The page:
This is the reason why Westerns are so good, because they put forth a flawed man or some man in an ambivalent place. Sam Elliott is the main reason that I enjoyed this film. He exemplifies the Cowboy ethic, a tough, stern, but fair man, he'll pick the correct side, even if he is outnumbered or doomed. He is absolutely fabulous in this.

Barry Corbin as a Stage Driver, Paul Koslo as Kiowa Staples, a killer, Pepe Serna (Silverado (1985)) as a Cowboy, Ken Curtis (Gunsmoke (1955)) in his last Western, and James Gammon (Silverado (1985)) are just a few of the fabulous cast.

One scene has Sam Elliott attacking his rival's Cowboy camp and he has a chance to kill them all but he doesn't. He's not a killer. He's wounded, and then falls unconscious. The rival Cowboys also have a chance to kill him, but the head Cowboy says, "He's worth more to this land than anyone else." That is just great storytelling that tugs are your heart. It exemplifies the Cowboy way, the hardness they must deal with, and the rugged, yet beautiful land they lived on.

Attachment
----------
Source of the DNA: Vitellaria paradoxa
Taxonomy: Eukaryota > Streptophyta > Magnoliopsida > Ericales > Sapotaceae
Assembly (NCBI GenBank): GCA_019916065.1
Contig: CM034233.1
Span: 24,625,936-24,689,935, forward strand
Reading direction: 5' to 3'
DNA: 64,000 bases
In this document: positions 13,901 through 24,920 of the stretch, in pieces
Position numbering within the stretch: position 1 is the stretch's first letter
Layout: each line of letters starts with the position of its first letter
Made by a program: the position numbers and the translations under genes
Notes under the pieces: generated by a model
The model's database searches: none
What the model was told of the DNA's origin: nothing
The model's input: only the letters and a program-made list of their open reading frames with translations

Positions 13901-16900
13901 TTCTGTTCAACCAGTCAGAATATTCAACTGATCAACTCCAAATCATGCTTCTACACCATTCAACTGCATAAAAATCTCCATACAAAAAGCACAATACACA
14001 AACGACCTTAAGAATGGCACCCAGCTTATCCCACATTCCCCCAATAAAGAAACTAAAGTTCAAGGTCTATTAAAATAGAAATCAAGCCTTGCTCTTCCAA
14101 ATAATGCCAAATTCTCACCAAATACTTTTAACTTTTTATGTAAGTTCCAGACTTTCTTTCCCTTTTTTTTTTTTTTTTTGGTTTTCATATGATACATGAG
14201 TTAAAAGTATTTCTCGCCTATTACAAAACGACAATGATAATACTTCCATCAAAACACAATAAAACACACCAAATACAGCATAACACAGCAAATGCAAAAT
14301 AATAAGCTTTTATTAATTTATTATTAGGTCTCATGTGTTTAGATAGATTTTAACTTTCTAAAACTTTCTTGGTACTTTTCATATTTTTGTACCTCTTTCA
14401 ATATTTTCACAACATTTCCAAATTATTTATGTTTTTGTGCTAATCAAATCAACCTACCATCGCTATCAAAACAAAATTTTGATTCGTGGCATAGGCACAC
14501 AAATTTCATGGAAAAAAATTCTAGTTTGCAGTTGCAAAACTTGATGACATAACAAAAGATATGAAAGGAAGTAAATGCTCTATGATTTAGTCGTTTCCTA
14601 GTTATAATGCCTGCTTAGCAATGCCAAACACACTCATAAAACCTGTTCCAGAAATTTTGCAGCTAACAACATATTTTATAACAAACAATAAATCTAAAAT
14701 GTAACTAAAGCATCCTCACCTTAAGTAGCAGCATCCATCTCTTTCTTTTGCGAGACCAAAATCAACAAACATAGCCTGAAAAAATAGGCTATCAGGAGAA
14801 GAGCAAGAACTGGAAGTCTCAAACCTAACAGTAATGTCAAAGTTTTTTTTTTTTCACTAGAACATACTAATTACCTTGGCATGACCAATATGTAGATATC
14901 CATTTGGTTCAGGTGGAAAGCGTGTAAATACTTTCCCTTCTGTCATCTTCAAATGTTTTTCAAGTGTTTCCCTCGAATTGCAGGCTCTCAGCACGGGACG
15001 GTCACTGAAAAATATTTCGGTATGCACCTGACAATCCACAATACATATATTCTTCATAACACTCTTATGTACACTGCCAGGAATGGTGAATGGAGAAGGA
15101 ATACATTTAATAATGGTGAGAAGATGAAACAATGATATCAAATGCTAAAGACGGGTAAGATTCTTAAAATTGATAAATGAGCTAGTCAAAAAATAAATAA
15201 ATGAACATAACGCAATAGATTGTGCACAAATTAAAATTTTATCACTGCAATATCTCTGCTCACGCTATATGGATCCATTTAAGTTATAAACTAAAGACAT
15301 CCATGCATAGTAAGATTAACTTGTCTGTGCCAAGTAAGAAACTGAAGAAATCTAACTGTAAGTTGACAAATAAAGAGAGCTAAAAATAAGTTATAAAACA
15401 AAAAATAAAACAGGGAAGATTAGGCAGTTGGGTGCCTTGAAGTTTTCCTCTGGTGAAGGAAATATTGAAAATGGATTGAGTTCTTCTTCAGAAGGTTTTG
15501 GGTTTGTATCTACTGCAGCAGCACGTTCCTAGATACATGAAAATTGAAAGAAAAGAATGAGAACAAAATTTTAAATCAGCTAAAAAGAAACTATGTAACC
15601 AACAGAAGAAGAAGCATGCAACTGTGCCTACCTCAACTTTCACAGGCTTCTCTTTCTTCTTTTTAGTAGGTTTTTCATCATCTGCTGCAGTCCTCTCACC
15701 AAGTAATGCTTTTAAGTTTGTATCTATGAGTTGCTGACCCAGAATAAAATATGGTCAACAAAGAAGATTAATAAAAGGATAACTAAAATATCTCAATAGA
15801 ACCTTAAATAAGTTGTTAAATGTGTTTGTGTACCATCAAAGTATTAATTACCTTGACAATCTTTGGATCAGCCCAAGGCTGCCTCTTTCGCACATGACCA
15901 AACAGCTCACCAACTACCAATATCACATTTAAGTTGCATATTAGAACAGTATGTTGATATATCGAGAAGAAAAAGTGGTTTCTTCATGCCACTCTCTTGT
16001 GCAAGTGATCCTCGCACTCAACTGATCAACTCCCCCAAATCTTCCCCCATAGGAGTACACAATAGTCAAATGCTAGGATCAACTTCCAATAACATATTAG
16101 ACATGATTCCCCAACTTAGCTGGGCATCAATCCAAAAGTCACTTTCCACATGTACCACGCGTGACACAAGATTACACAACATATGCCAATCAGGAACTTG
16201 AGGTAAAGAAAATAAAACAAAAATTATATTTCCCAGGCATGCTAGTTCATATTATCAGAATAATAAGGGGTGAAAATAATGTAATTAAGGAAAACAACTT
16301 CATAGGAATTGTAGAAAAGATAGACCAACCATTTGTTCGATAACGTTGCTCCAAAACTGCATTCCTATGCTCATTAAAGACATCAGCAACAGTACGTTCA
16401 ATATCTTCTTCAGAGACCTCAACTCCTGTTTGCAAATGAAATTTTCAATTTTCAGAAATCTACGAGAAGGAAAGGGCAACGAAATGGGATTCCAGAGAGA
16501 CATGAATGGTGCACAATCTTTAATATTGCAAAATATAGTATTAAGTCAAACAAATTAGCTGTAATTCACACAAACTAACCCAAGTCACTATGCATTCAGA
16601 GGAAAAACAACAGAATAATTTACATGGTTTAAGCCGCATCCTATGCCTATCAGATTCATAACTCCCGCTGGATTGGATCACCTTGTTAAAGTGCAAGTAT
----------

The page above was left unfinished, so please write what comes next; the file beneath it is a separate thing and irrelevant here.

A very, very good film.

Hawk
(1966)

Hawk
*** This review may contain spoilers ***

*Plot and ending analyzed*

I really enjoy all of Burt Reynolds' works, especially the early work that you haven't seen in years. Burt Reynolds came off from Gunsmoke to do this short-lived crime drama series. Too bad it didn't last longer.

The print I saw was really faded, and I think it would have looked a lot better in Black and White. In color, you can see a lot of the cheap lighting that brightens up the dark New York City streets in an awkward way.

Burt Reynolds was doing Navajo Joe (1966) at about this time. 100 Rifles would come out in 1969. Again, he plays a Yaqui Indian and a Navajo Indian.

Burt Reynolds did a lot of his own stunt work in all of his films. In Hawk (1966), he nearly twisted his neck a few times in jumps or somersaults. In Shamus (1973), they kept a fall from the tree that nearly killed him. He was a tough guy, I think that's why he was so charismatic.

Hawk (1966) reminds me of both Johnny Staccato (John Cassavetes as a private detective TV Series 1959) and Peter Gunn (Craig Stevens as a private detective TV Series 1958–1961). Both those are better than this.